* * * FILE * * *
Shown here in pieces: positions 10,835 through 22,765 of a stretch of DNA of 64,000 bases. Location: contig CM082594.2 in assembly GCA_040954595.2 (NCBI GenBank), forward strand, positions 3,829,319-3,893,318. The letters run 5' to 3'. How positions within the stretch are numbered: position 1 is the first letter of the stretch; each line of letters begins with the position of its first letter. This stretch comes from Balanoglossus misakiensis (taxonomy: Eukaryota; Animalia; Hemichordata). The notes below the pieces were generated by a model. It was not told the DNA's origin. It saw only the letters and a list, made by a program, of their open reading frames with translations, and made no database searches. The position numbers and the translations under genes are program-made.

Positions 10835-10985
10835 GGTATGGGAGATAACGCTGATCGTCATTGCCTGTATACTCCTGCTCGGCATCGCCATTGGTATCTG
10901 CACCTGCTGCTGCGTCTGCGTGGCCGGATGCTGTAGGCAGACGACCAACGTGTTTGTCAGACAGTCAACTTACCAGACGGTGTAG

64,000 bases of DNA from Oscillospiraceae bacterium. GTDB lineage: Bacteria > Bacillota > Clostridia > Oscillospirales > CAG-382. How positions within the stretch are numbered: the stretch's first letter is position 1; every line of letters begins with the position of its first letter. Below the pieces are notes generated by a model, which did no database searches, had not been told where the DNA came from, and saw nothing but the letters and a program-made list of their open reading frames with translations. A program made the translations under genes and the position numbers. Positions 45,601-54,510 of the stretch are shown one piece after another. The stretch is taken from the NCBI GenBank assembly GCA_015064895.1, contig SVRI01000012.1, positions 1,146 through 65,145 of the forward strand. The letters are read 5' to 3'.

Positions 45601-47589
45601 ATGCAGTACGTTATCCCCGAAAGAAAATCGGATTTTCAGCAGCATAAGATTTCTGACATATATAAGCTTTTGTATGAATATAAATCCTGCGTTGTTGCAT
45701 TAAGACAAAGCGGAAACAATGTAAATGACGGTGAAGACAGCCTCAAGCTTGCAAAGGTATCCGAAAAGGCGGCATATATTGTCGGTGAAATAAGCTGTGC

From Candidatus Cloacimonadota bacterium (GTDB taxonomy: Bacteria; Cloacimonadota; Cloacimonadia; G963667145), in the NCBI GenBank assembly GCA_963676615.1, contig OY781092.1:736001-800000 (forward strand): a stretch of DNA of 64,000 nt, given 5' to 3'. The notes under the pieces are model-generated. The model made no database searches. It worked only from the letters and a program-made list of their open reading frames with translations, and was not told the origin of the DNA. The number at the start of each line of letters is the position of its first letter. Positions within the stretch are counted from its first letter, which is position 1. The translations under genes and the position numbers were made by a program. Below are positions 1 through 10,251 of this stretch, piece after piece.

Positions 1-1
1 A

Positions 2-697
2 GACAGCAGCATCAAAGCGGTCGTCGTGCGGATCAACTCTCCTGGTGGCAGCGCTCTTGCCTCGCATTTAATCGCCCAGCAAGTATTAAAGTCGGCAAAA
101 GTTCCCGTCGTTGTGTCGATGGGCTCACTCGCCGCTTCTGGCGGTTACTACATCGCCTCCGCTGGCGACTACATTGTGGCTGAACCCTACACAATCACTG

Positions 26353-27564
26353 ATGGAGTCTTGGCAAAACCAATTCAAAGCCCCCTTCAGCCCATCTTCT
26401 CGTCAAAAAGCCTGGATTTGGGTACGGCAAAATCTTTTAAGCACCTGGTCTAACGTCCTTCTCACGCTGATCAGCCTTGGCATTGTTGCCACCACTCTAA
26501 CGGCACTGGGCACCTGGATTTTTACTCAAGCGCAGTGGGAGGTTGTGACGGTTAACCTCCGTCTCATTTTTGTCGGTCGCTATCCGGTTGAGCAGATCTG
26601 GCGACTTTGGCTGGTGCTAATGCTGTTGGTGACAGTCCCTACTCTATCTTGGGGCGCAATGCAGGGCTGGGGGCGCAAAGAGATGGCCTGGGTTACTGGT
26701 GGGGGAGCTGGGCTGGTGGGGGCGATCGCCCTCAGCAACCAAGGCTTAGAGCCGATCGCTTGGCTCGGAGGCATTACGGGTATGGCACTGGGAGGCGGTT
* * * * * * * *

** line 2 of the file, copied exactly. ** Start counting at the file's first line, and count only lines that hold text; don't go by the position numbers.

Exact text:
Positions 10835-10985